This is another informing book on grammar from Casagrande. She explains syntax in a clear, comprehensible, and joyful writing. Her examples help seeing how sentences are constructed. Although I know most of the rules, I still trip up grammar when I write. Here are a few guides I have noted.
On page 42, Casagrande shows the apostrophe-less adjective:
Often, the implied word for comes into play. If it’s a policy for homeowners, the apostrophe is commonly omitted: homeowners policy. If it’s a massage for couples, you’re likely to see it written couples massage.
On page 91, she explains be:
So be is a base form. You’d use it to replace is, am, or are when employing the subjunctive mood.
He is here.
It’s crucial that he be here.
You are nice.
It’s crucial that you be nice.
I am ready.
It’s crucial that I be ready.
On page 92, she shows how the verbs don’t change in the subjunctive form:
He walks. — It’s crucial that he walk. (Note: No s)
He is. — It’s crucial that he be. (Present tense)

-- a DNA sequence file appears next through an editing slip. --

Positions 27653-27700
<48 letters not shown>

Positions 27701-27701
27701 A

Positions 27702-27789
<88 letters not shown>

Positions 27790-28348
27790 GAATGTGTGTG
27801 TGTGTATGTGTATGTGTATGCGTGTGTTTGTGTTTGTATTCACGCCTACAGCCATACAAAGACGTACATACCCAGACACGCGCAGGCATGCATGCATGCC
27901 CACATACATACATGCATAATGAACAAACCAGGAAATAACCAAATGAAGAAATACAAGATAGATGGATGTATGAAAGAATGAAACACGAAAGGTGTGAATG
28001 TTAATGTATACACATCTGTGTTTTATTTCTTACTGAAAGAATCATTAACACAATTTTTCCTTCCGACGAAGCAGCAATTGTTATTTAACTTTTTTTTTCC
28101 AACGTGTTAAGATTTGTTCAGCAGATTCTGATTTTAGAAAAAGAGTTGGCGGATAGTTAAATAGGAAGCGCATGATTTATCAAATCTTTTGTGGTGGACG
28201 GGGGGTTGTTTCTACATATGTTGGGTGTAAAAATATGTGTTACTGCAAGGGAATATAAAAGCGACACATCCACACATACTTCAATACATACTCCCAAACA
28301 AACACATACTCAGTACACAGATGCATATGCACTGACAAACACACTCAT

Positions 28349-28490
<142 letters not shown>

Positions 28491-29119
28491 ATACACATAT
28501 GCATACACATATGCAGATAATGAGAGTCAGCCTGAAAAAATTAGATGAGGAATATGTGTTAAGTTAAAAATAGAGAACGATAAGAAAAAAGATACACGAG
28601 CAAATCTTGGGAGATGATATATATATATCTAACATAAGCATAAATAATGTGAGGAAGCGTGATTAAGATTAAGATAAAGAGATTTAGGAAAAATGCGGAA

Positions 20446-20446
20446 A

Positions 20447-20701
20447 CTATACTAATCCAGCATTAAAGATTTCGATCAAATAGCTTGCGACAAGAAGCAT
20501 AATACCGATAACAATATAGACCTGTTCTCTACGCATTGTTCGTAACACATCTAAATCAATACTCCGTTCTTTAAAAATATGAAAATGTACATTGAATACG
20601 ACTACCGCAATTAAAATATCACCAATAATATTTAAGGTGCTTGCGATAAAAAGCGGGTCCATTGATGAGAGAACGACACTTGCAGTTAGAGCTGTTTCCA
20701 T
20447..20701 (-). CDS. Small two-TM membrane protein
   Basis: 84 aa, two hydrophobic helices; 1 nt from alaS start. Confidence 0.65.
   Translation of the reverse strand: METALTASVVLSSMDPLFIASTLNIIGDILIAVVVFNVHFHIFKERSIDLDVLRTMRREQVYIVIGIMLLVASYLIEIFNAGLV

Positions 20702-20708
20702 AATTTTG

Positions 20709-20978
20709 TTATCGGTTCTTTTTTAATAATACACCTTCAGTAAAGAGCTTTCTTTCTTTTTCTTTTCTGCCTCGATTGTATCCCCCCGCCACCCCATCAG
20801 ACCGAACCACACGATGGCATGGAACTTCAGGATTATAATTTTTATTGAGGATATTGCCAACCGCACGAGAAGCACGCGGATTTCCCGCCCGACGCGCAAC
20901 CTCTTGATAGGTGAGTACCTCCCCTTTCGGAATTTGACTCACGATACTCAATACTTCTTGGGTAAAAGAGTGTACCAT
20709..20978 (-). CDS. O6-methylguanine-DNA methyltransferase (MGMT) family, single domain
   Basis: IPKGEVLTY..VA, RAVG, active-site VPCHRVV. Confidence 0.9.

On page 93, she demonstrates the contrary-to-fact meaning:
If Mary were alive
(The speaker knows Mary is not alive.)
If Mary was alive at the time
(Mary may have been alive.)
On page 169, she explains the use of the singular they:
Singular they, them, and their fill a need in the language. English has no designated third person singular personal pronoun that isn’s gender specific. He and she are third person singular, but you’re assigning a sex to someone when you use one of these.
On page 170, she provides some examples:
Everyone should keep their car locked.
Anybody caught out after 11 p.m. knows their movie privileges will be revoked.
Someone who loves me said they will come to my defense.
I highly recommend this book for a crash course on grammar.